shpalman (shpalman) wrote,

If at first you don't succeed

[BPSDB] Otto Weingärtner explains, in the latest issue of J. Alt. Complement. Med.,1 that in clinical trials more accurate results come from those trials which have larger numbers of participants, supporting the methodology of Shang et al..2 Shang et al. ranked trials of both homeopathy and proper medicine according to the “quality” and number of participants, and found that better quality trials of homeopathy with larger numbers of participants tended to show smaller differences between homeopathy and placebo. This is in accordance with Bernoulli's “weak law of large numbers” which explains how data scatters randomly about the true value but the mean converges to be as close as you like to the true value as you obtain more and more data. By taking more and more data, by performing trials with many participants and by performing meta-analyses to pool the results of trials, the effects of random scatter are slowly averaged away.

Of course, that's not what Weingärtner thinks that he has explained. He rather thinks that he has come up with some way to excuse the problems with reproducibility that homeopaths think they have. It doesn't help that homeopaths either don't understand, cherry-pick, or move the goalposts of trials, seeming to describe trials which show that homeopathy is indistinguishable from placebo as “inconclusive” and only accept as “negative” trails which show that homeopathy is worse. It also doesn't help that the “positive” trials, which tend to be those of low quality or with fewer participants as well as a few statistical blips (5% of p<0.05 trials come out positive just out of luck, by definition), are all added together with equal strength and set against the “negative” ones. If there are more “positive” trials than “negative” ones then they claim homeopathy works. What they should of course be doing is a meta-analysis to look for the strength of the effect (not just its yes/no existence) which of course turns out to be vanishingly small (so that if there were an effect, which there isn't, but if there were, it would be so small so as to be useless) when investigated properly. But stronger evidence that this would be required to accept something as implausible as homeopathy, as Le Canard Noir explains in a post which turns out to be hardly about homeopathy at all.

No, if a homeopath fails to reproduce the possibly anecdote-level (or possibly made up)3,4 positive results which confirm their delusion, then they don't start to revise their worldview but go looking for someone with a scientific qualification to copy something out of a textbook and pad it out it with nonsense. Weingärtner's abstract and introduction claim that he will describe an “experimental situation for distinguishing a homeopathic potency and its solvent” but this of course isn't the discredited5 Rao et al.6,7 and there is no experimental content; he assumes that “every effort is made to exclude artifacts, systematic errors, and things like that” while not actually explaining how one goes about doing so (that's what double blinding and randomization are for, in the presence of systematic errors the average of many measurements does not actually tend to the correct value). The paper apparently will present ideas from a previous paper in “more detail” and will discuss “nonlocal effects” in “a more comprehensible way” and having read it I can't imagine the low level of detail and incomprehensibility of the previous paper, which is in German in a journal called “Zeitschrift für Anomalistik” and therefore, frankly, worthless.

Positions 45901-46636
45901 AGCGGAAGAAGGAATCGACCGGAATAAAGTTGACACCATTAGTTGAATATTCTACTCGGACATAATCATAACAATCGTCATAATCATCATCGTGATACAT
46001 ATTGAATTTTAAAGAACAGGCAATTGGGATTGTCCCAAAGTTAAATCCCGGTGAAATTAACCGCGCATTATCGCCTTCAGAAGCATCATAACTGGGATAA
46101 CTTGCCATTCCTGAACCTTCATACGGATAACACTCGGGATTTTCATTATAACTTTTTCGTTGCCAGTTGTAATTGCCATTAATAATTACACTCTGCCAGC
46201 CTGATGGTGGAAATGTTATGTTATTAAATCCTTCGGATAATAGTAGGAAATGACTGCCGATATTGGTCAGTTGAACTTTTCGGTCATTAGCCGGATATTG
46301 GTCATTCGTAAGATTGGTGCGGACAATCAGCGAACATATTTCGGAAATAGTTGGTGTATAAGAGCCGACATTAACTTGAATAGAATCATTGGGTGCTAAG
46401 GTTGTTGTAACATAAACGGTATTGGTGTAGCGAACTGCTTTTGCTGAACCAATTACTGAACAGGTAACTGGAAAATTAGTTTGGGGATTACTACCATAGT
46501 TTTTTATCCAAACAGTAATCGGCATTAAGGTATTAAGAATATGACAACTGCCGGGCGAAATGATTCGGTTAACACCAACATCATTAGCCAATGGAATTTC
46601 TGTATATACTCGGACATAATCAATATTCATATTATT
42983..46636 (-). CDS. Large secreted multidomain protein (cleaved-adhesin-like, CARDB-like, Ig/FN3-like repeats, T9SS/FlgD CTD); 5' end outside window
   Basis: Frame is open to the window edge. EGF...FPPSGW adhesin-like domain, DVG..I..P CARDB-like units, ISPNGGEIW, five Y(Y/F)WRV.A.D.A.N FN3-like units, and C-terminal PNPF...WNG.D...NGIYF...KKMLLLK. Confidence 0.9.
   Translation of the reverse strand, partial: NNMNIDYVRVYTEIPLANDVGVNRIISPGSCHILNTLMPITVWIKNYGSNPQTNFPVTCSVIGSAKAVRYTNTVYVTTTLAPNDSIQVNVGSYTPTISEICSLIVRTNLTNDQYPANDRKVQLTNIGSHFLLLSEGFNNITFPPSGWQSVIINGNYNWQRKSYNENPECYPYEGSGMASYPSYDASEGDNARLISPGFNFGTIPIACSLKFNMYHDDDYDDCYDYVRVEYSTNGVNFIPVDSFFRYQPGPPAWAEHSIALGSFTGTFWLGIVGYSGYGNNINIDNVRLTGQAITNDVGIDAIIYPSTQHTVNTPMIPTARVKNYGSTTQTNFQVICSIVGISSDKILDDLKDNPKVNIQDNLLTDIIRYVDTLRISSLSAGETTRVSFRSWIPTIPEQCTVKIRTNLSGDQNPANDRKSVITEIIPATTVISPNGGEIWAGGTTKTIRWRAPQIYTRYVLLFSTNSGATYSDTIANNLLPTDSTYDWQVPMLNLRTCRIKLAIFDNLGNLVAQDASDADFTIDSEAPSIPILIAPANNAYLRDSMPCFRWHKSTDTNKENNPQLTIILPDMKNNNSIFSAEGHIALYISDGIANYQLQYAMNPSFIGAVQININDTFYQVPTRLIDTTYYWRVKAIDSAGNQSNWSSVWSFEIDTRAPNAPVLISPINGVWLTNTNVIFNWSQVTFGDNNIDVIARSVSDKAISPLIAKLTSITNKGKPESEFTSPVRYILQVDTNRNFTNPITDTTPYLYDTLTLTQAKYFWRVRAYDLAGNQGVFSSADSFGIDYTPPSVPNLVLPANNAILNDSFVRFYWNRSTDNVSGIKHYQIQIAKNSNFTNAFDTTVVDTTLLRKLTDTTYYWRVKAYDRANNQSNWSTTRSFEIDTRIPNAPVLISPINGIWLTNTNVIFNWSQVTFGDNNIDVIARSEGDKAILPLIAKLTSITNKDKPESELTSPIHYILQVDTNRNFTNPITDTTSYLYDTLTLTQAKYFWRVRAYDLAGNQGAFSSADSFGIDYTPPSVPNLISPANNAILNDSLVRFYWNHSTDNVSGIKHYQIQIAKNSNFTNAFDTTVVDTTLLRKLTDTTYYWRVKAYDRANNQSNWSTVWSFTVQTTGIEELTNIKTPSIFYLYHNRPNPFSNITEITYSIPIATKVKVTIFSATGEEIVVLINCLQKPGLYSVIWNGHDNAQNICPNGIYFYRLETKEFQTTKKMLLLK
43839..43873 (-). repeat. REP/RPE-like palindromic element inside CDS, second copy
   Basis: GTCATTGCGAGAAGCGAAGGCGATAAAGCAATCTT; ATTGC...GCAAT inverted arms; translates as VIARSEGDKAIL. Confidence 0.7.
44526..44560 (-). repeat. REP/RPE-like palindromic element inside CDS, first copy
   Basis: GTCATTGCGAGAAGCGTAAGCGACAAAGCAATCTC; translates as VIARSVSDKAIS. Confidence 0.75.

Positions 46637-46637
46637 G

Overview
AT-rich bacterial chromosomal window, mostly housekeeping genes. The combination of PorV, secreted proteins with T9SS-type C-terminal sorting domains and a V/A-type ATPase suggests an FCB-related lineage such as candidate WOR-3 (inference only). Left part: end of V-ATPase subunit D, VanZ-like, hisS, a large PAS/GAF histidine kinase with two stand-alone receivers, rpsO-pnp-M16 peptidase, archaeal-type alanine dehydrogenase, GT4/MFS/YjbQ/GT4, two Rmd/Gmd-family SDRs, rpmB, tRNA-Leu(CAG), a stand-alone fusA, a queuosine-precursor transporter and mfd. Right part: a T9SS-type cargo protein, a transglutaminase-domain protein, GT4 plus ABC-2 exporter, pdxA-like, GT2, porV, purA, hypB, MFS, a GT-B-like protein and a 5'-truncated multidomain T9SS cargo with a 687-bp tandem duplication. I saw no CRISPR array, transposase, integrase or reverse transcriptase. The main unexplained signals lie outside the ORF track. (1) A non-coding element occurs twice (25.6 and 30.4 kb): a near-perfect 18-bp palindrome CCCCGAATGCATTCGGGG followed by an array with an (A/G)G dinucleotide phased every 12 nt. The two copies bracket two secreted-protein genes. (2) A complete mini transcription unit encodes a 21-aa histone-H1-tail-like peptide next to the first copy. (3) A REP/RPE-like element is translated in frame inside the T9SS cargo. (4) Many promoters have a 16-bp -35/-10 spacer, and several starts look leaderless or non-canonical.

It's not worth going through the “maths” in the paper, unless you consider it a great insight that an experimental result depends on both the experiment itself and on the external factors which influence it, so that you won't get the same result from the same experiment unless the external factors are the same. That's why experiments are repeated, so that the external factors average away.

This article has prompted two editorials, one from Alex Hankey and one from Lionel R. Milgrom,8,9 and if they can spin this out to three articles then so can I: Golden Balls.


The remarkable claims made in Nature (333, 816; 1988) by Dr. Jacque Benveniste and his associates are based cheifly on an extensive series of experiments which are statistically ill-controlled, from which no substantial effort has been made to exclude systematic error, including observer bias…The phenomenon described is not reproducible in the ordinary meaning of the word... Among other things, we were dismayed to learn that the salaries of two of Dr. Benveniste's coauthors of the published article are paid for under a contract between INSERM 200 and the French company Boiron... We conclude that the claims made by Davenas et al. are not to be believed.

John Maddox, hit counter javascript

  1.  O. Weingärtner, J. Alt. Comp. Med. 15, 287 (2009).
  2.  A. Shang, K. Huwiler-Müntener, L. Nartey, P. Jüni, S. Dörig, et al., The Lancet 366, 726 (2005).
  3.  E. Davenas, F. Beauvais, J. Amara, M. Oberbaum, B. Robinzon, A. Miadonna, et al., Nature 333, 816 (1988).
  4.  J. Maddox, J. Randi, and W. W. Stewart, Nature 334, 287 (1988).
  5.  M. Kerr, J. Magrath, P. Wilson, and C. Hebbern, Homeopathy 97, 44 (2008).
  6.  M. L. Rao, R. Roy, I. R. Bell, and R. Hoover, Homeopathy 96, 175 (2007).
  7.  M. L. Rao, Homeopathy 97, 45 (2008).
  8.  A. Hankey, J. Alt. Comp. Med. 15, 203 (2009).
  9.  L. R. Milgrom, J. Alt. Comp. Med. 15, 205 (2009).

This document was translated from LATEX by HEVEA.
Tags: alex hankey, badscience, bpsdb, lionel milgrom

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